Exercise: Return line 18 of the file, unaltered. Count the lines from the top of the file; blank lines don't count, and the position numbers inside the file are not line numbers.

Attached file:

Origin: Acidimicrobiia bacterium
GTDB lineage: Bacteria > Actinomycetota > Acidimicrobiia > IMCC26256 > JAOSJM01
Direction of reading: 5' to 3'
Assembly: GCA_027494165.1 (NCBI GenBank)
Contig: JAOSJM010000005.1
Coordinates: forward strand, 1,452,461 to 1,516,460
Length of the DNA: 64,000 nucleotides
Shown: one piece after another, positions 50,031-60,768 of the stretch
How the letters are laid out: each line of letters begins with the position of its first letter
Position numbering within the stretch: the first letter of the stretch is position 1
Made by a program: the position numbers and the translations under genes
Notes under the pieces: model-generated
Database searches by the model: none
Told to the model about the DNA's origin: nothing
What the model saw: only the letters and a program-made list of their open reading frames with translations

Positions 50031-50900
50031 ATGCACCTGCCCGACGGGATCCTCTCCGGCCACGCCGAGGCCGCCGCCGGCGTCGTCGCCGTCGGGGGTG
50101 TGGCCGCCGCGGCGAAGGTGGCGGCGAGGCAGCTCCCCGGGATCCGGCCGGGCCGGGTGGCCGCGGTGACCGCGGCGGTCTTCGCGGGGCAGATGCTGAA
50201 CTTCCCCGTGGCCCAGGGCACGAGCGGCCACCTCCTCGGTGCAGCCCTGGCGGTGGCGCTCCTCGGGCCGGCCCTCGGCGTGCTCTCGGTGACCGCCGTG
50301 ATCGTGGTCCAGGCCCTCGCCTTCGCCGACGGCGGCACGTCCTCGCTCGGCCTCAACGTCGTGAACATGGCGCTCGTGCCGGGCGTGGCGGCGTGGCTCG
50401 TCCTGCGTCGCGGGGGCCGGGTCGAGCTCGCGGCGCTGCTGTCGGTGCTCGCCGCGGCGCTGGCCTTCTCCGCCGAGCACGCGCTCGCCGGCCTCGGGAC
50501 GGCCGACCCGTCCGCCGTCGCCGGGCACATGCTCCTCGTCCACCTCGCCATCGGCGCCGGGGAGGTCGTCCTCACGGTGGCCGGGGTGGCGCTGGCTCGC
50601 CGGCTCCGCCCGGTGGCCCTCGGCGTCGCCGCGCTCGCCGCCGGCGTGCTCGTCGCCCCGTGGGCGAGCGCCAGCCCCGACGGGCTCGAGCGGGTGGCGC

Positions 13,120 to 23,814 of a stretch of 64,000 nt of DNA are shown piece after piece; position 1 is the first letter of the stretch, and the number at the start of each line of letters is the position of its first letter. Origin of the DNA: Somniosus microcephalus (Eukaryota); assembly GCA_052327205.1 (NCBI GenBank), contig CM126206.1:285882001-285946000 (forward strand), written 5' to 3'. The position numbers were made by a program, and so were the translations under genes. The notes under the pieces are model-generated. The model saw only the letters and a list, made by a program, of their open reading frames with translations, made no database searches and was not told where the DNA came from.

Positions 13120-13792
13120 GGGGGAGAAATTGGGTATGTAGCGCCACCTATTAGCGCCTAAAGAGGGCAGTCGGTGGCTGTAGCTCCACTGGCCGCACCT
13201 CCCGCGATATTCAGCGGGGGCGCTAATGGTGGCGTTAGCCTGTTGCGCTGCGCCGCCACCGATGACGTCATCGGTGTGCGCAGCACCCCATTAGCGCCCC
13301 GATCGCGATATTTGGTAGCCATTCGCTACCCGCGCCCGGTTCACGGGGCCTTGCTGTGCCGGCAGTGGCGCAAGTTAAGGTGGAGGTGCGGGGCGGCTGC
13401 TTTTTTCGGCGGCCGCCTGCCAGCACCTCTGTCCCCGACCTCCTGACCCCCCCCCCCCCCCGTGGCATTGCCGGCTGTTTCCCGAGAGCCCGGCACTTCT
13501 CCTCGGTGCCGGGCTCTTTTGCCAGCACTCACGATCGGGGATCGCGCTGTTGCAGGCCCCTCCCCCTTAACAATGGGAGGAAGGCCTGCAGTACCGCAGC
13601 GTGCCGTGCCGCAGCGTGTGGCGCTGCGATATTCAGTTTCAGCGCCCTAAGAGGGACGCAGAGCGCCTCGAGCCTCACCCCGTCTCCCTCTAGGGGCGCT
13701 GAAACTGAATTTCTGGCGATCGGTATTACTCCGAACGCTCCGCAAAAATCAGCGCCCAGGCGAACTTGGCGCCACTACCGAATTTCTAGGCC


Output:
50101 TGGCCGCCGCGGCGAAGGTGGCGGCGAGGCAGCTCCCCGGGATCCGGCCGGGCCGGGTGGCCGCGGTGACCGCGGCGGTCTTCGCGGGGCAGATGCTGAA